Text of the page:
The uptrend line shown on the chart above is now resistance because one of the most basic tenets of technical analysis states that prior level of support becomes the new level of resistance, after the support is broken. Yesterday’s sharp reversal lower coincided with the Russell running into that weekly uptrend line. As per our plan, we bought the inversely correlated UltraShort Russell 2000 ProShares (TWM) as soon as the Russell 2000 Index fell below its prior day’s low.

In addition to TWM, we also initiated a new short position in the Regional Bank HOLDR (RKH), which reversed lower after “overcutting” resistance of its 50-day MA yesterday. Financial ETFs have been one of the weakest industry groups over the past month, as most have barely bounced after falling to test support of their prior “swing lows” from early October. Within the broader financial arena, regional banks and securities broker-dealers seem to be showing the most relative weakness; hence the entry into RKH. On the chart of RKH below, notice how the ETF is still well below its October high, even though the S&P 500 is now testing its 52-week high. If the broad market pulls back in the near-term, financials could lead the way lower again:


The iShares U.S. Broker-Dealers (IAI) has also been a major laggard since the broad market’s rally off the November 2 lows. As with RKH, notice that IAI may be stalling after kissing its 50-day MA:


Upon scanning hundreds of ETF charts last night, we noted a vast majority now have similar chart patterns. Most appear to be stalling after approaching resistance of their prior highs from mid-October. The weaker ones, such as TWM, RKH, and IAI, are deliberating as well, but are still well off their prior highs. Overall, we found more short setups than quality long setups. However, further negative price and volume confirmation is required in order to make the argument for aggressively getting short here. Although we entered two new short positions yesterday, we did so with only HALF our normal share size, and therefore half the capital risk. Unless additional bearish momentum materializes, we will simply maintain our small share size. Even if stocks pullback further in the coming days, they could easily find support at the lows of the November 9 “gap up.” It’s starting to look more likely the sideways trading range scenario we recently discussed may be coming into play.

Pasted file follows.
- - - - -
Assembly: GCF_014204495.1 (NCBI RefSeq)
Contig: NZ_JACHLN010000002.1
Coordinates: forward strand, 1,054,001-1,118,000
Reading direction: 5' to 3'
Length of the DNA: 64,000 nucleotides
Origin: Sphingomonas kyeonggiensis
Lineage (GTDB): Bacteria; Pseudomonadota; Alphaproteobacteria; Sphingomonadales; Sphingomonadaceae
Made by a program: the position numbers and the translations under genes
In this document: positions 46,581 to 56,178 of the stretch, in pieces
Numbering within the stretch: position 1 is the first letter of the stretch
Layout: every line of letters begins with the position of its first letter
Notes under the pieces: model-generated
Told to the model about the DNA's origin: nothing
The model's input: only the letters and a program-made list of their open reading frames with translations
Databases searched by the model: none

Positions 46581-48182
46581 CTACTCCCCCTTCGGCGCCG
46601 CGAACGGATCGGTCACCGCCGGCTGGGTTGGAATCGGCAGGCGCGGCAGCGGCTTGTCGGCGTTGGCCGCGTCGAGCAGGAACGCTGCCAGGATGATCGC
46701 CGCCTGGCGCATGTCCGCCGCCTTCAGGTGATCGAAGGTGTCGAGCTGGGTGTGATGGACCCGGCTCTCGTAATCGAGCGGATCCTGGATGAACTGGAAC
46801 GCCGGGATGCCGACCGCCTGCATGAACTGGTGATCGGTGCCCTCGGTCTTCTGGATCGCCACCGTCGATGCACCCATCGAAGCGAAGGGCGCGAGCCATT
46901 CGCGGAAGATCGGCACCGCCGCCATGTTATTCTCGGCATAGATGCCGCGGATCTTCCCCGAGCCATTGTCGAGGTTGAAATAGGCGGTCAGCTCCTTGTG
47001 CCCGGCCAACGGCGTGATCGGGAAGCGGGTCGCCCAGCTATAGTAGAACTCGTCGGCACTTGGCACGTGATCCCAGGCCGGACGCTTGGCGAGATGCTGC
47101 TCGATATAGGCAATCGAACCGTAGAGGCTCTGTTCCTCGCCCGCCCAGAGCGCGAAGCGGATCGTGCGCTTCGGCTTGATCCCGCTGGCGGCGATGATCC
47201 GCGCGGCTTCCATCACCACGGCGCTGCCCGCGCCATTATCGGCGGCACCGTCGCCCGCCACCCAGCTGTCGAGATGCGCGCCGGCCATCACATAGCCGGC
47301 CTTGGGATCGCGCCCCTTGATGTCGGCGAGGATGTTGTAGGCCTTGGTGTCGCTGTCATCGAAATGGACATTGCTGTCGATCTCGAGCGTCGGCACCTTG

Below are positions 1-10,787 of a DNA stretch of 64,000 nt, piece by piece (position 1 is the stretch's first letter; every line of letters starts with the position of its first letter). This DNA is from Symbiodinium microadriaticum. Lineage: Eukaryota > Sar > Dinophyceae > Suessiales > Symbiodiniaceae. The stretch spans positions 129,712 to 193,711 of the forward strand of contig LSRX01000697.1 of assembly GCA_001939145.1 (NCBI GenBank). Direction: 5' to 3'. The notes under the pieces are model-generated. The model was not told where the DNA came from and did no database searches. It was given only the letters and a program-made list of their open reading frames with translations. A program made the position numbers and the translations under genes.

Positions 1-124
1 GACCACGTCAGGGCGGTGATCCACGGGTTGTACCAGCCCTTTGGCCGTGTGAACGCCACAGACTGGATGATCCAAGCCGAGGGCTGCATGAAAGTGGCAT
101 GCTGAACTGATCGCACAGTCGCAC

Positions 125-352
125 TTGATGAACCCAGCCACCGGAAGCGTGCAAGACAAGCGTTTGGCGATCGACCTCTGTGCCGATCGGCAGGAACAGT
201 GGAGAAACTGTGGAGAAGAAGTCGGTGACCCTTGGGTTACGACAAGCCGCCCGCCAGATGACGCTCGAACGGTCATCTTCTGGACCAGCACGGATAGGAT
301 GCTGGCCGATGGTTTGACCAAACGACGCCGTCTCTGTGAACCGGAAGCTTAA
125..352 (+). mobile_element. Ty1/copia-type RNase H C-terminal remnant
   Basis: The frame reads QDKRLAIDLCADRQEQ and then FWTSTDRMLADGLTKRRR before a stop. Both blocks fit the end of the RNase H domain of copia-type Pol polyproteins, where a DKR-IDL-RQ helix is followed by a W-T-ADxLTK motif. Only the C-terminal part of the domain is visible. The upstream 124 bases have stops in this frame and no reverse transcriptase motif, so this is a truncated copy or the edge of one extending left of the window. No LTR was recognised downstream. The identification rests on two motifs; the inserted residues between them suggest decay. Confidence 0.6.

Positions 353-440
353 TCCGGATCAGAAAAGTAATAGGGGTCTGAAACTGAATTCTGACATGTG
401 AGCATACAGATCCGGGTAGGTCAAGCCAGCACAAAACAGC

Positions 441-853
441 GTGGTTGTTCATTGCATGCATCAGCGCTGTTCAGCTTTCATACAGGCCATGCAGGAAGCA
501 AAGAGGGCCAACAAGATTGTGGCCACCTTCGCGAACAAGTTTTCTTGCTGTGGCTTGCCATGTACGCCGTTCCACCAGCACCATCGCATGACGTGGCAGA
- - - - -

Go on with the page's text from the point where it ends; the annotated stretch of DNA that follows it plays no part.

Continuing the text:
Open ETF positions:

Long – (none)
Short – RKH, TWM, TBT (TWM and TBT are inversely correlated “short ETFs” we’re long; only half size)

NOTE: Regular subscribers to The Wagner Daily receive daily updates on the open positions above, as well as new ETF trade setups, including trigger, stop, and target prices. Intraday Trade Alerts are also sent via e-mail and/or mobile phone text message on as-needed basis.

Deron Wagner is the head trader of Morpheus Capital Hedge Fund and founder of Morpheus Trading Group (, which he launched in 2001. Wagner’s new book, Trading ETFs: Gaining An Edge With Technical Analysis, was published by Bloomberg Press in August, 2008. Wagner also appears on his best-selling video, Sector Trading Strategies (Marketplace Books, June 2002), and is co-author of both The Long-Term Day Trader (Career Press, April 2000) and The After-Hours Trader (McGraw Hill, August 2000). Past television appearances include CNBC, ABC, and Yahoo! FinanceVision. He is also a frequent guest speaker at various trading and financial conferences around the world.